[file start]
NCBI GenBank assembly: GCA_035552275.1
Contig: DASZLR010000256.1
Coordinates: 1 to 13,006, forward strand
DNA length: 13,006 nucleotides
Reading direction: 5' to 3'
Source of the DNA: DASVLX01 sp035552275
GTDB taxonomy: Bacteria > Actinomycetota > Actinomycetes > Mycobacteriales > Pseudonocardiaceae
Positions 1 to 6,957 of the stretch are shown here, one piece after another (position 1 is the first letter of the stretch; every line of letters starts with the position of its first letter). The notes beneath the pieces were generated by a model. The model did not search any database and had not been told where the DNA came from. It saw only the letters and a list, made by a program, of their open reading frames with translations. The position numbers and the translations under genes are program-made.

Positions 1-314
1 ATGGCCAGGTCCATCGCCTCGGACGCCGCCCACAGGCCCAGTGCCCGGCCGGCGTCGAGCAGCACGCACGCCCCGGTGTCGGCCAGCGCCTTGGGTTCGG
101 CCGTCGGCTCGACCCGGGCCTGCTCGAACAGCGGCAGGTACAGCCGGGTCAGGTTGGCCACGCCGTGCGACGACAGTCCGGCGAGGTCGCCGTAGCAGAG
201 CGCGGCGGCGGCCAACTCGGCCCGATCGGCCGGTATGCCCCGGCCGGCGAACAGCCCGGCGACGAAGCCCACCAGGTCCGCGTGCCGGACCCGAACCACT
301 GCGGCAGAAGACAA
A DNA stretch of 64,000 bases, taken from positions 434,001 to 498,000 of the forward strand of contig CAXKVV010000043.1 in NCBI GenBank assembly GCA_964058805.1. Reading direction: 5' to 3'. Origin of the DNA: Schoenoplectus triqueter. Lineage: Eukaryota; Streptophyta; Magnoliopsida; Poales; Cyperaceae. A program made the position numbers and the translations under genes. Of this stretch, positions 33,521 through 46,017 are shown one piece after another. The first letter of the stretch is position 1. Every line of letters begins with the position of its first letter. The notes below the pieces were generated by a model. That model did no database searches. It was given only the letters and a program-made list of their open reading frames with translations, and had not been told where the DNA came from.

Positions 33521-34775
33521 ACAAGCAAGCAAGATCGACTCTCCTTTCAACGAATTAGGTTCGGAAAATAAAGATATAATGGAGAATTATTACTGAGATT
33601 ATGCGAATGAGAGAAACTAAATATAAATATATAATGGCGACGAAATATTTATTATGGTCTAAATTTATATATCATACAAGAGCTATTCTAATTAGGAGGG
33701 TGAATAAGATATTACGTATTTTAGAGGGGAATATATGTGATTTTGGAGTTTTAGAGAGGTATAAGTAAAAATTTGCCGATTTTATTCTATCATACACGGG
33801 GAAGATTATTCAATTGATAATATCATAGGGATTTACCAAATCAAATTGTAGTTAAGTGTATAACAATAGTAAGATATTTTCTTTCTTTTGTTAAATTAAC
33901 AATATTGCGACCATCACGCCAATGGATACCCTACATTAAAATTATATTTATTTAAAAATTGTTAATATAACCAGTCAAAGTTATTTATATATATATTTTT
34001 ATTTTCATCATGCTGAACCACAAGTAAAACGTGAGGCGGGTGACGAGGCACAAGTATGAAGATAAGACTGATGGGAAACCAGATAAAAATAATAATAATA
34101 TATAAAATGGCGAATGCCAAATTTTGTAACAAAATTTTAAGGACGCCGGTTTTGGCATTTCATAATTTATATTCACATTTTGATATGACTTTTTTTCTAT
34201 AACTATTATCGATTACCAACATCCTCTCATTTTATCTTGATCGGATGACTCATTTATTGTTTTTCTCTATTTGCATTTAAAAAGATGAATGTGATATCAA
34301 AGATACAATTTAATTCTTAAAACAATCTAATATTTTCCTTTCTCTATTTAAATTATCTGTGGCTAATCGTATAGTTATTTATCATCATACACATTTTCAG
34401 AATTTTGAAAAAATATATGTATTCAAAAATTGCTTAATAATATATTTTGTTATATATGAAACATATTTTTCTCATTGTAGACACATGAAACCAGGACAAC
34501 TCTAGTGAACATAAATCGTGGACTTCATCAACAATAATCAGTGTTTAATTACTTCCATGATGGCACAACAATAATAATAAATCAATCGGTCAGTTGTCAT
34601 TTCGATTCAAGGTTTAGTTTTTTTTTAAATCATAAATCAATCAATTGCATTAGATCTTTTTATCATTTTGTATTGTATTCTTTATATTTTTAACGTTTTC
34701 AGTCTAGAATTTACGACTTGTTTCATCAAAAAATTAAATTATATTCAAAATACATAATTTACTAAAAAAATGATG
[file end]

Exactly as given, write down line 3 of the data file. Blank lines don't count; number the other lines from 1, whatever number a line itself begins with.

Coordinates: 1 to 13,006, forward strand